Man Who Endured ‘Hell On Wheels’ Commute Can Finally Say, ‘I Love New York’
Saheed Adebayo Aare has gone from unstable housing and a nightmare commute to feeling that anything is possible in the Big Apple.
Long nights spent laying awake in a Wards Island men’s shelter are but a bad memory for Saheed Adebayo Aare.
”I didn’t have enough time to sleep,” he said last Thursday, of his life just two years ago. “There was a lot of noise, people would be fighting.”
Gone, too, are the hellish three-hour-plus trips from the shelter to his seasonal part-time job at an Amazon warehouse in Carteret, N.J.
The commute via mass transit would challenge almost anyone, but for Aare, it also included pushing his wheelchair two miles through the streets in the last stage of his nightly trek to work. Then, he would do the trip in reverse after completing his four-hour shifts at the warehouse, sometimes having to endure long waits outside of Penn Station for an Access-A-Ride trip back to the shelter.
Now, home for the 28-year-old is a new apartment in The Bronx, which is near a fully wheelchair-accessible subway station and a short trip from his job at an Amazon facility in the borough.
“It’s totally different,” Aare said while in the living room of the home he moved into in January. “Now it’s like everything is so easy.”
The Worst of Times
The reversal of fortune is a long way from Summer of 2020, when THE CITY first chronicled Aare’s odyssey through the homeless shelter system.
It was marked by two of his wheelchairs being tossed out with the trash at the Wards Island shelter where he was housed after escaping abuse, homelessness and gang threats in his native Nigeria and obtaining asylum here in 2019.
But it was the February 2021 account of Aare’s commute to the Amazon fulfillment center in New Jersey — a 31-mile trip requiring a bus, two subway lines, six elevators and another bus — that helped transform his life.
In response to the story, the online retail giant switched him to a full-time job in The Bronx and the city’s Department of Homeless Service temporarily moved him into a Manhattan hotel for the homeless — the initial steps in a journey that landed him in his own place this January.
Aare secured that rent-stabilized apartment in Longwood through the NYC Housing Connect lottery, in a building designed to be fully accessible to people with mobility issues. Everything from the height of the oven in the kitchen to the placement of the peephole at the front door is tailored to his needs.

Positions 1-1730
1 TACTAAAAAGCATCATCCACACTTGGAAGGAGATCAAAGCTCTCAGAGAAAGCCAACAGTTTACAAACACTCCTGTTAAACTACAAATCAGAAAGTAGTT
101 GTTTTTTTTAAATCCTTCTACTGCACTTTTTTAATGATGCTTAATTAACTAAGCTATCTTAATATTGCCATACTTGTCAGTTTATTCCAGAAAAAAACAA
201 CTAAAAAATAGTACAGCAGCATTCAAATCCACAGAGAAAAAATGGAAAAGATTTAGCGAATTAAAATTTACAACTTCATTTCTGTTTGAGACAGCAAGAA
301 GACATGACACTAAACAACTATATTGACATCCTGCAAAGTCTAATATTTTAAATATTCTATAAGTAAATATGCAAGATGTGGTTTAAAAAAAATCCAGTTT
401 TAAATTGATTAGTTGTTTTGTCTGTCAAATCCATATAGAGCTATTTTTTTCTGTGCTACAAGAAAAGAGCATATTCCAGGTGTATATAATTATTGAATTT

“It’s nice, right?” he said while showing THE CITY around his one-bedroom apartment.
Getting By With a Little Help
Aare credited the friends who helped him navigate the tricky process of finding a new place of his own after previous stops on Wards Island, a Lower Manhattan hotel with an out-of-service elevator, an East New York motel, and a cramped Kew Gardens apartment.
Among those allies is Sasha Blair-Goldensohn, a disability-rights advocate and wheelchair user who met Aare through a Queens wheelchair-tennis league.
“The way he put it, [New York] is hope’s home,” said Blair-Goldensohn, who was severely injured in 2009 by a falling tree branch in Central Park. “I have a couple of kids, but to have a friend that you can support and be motivated and instructed by, that’s a powerful thing.”
Blair-Goldensohn said that for Aare, the move into a new apartment that is convenient to his job and accessible transportation marks a major milestone.
“This is his lease, this is his place,” Blair-Goldensohn said while visiting Aare’s new home. “That’s independence.”
Aare said he hopes to obtain his high school diploma through the General Educational Development test and eventually wants to go to college by sticking with his relentlessly positive outlook.
“People aren’t going to help you if you don’t help yourself,” he said. “Nobody owes you nothing, you owe yourself.”
Aare, who works as a “Problem Solver” at Amazon, a job in which he resolves issues with packages, said he also hopes to advance in the workplace and stay in the city.
“I tell you, New York is pretty good for me,” he said. “I love New York, I see lots of opportunities in New York.”